In the past, patients with this disease entity received the proverbial ?million dollar? work-up and unsuccessful surgery. A comprehensive study completed on young soldiers in the military suggests that minimal diagnostic tests and interventions are required. All patients with the disease should have a History and Physical, urine analysis and culture, general labs and a scrotal ultrasound. A multidisciplinary approach with the urologist and the anesthesia/pain clinic environment is necessary to devise a pain management plan that minimizes the symptoms as much as possible.
Unfortunately, the treatment of the patient with chronic pain is difficult, frustrating and lengthy for the physician and patient. It is important to identify these patients early, and to eliminate the old and ineffectual diagnoses and treatments. The best treatment for chronic orchalgia is a multidisciplinary approach using the pain management clinic.
Many useful therapeutic techniques involve sensory modification, which can be accomplished through biofeedback training or with counterirritant therapy. The transcutaneous electrical nerve stimulator (TENS) has been helpful in some patients. The mechanism of effect is not understood and could be due to a placebo effect. However, a short course of 1-3 months of TENS is not harmful and could potentially be helpful. In patients with Low Back Pain, up to 85% of patients state that there is some benefit in decreasing the severity of their pain. The only contraindication to TENS is if the patient has a cardiac pacemaker.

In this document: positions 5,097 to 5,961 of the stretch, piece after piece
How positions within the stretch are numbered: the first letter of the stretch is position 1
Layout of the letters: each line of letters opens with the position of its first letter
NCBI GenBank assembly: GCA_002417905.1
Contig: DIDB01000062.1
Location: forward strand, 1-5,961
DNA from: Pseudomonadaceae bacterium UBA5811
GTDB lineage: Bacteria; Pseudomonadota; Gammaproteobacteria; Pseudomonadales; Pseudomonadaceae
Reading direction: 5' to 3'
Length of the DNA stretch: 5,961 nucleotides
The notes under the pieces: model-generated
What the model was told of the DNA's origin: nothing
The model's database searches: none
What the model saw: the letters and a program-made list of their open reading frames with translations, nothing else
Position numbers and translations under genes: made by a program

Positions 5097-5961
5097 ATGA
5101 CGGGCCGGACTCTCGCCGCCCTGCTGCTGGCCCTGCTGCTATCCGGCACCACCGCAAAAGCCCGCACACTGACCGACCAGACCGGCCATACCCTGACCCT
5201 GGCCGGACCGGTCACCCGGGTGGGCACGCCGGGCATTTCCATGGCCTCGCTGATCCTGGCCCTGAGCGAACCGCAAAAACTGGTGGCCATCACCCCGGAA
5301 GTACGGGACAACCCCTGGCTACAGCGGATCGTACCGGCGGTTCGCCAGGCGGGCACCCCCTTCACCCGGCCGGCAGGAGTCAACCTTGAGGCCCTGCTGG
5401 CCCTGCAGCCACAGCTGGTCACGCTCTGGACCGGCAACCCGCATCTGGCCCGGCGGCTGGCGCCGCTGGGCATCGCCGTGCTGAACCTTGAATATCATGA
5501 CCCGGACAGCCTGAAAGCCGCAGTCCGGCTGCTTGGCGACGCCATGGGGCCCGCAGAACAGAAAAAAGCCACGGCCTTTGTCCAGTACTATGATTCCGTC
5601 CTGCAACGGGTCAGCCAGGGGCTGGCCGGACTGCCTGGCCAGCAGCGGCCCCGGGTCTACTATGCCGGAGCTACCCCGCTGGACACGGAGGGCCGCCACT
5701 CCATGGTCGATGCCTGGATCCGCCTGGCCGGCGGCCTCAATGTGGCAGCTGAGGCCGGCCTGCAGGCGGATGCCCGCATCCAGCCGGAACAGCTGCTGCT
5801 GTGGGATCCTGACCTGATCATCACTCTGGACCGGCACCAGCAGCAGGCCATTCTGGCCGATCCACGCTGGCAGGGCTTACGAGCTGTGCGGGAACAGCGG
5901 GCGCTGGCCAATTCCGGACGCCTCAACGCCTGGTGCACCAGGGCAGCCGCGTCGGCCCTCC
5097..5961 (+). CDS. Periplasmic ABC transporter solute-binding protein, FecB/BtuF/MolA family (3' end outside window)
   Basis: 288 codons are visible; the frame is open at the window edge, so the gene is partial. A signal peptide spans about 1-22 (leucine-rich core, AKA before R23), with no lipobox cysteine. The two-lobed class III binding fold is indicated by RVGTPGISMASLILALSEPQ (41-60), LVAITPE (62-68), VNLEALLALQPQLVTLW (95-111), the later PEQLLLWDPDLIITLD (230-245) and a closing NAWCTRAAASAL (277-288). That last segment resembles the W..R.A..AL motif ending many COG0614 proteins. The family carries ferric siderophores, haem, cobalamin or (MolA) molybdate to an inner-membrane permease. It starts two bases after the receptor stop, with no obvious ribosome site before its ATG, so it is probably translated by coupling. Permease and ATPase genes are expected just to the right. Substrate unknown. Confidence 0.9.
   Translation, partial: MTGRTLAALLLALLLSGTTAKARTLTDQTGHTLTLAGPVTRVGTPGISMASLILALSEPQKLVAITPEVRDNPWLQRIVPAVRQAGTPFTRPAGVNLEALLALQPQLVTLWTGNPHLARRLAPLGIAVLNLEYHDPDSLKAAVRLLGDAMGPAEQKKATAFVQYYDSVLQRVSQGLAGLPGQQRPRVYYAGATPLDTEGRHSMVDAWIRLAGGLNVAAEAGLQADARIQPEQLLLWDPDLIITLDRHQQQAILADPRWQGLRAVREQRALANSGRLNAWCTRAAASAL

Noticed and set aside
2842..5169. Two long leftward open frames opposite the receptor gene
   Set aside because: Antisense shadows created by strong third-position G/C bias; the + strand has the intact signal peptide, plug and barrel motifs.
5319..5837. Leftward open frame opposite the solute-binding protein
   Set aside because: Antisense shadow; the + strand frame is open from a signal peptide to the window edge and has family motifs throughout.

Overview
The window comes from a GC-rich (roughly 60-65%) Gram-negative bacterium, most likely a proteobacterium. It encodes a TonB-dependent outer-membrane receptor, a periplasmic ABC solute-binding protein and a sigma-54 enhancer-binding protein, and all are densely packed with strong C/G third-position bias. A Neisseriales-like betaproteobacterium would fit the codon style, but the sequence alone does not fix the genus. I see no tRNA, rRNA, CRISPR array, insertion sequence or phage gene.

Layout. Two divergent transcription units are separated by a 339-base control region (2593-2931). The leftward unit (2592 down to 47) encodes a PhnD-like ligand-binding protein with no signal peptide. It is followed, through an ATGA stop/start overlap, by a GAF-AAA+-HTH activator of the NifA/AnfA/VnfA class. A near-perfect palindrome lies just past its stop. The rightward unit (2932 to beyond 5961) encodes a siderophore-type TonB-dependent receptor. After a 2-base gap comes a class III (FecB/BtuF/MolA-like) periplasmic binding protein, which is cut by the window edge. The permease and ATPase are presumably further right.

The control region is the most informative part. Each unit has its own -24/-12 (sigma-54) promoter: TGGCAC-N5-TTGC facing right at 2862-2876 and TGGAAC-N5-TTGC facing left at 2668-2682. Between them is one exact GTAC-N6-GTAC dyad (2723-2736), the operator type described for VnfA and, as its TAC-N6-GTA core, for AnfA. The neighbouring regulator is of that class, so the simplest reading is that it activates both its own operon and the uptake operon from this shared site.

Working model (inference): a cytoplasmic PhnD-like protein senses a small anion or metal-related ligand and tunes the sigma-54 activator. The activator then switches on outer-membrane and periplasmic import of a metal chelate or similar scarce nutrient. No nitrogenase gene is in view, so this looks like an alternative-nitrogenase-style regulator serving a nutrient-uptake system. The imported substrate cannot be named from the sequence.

While the association of depression and chronic pain is unclear, many patients with chronic pain syndromes will improve on a trial of low dose anti-depressants. Response rates of 44-70% have been reported for patients with Low Back Pain. It is important to start on a low dose at bedtime and titrate to the patients response. This decreases the common side effects of sedation and disorientation. Doxepin (Sinequan) and Amytriptyline (Elavil) appear to have an advantage over other tri-cyclic anti-depressants. They enhance the serotonin reuptake blockade that is involved in pain pathways.
Some times spermatic chord, ilioinguinal, iliohypogastric, and genitofemoral blocks can be beneficial if there has been some sort of damage or irritation to these nerves.
The most important fact is that the physician and patient must learn to develop the best coping strategy for this disease entity, since conventional medical interventions are not that successful in ameliorating the pain.